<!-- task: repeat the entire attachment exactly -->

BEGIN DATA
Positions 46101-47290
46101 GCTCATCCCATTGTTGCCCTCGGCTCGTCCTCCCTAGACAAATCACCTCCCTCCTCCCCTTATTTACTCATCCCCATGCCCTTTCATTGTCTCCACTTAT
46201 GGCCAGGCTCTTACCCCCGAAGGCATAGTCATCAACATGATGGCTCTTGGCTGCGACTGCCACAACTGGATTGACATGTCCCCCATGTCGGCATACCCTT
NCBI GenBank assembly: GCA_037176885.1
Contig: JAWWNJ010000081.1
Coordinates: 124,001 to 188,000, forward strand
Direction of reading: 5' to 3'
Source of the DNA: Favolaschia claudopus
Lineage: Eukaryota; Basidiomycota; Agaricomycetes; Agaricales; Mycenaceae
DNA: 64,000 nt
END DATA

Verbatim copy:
Positions 46101-47290
46101 GCTCATCCCATTGTTGCCCTCGGCTCGTCCTCCCTAGACAAATCACCTCCCTCCTCCCCTTATTTACTCATCCCCATGCCCTTTCATTGTCTCCACTTAT
46201 GGCCAGGCTCTTACCCCCGAAGGCATAGTCATCAACATGATGGCTCTTGGCTGCGACTGCCACAACTGGATTGACATGTCCCCCATGTCGGCATACCCTT
NCBI GenBank assembly: GCA_037176885.1
Contig: JAWWNJ010000081.1
Coordinates: 124,001 to 188,000, forward strand
Direction of reading: 5' to 3'
Source of the DNA: Favolaschia claudopus
Lineage: Eukaryota; Basidiomycota; Agaricomycetes; Agaricales; Mycenaceae
DNA: 64,000 nt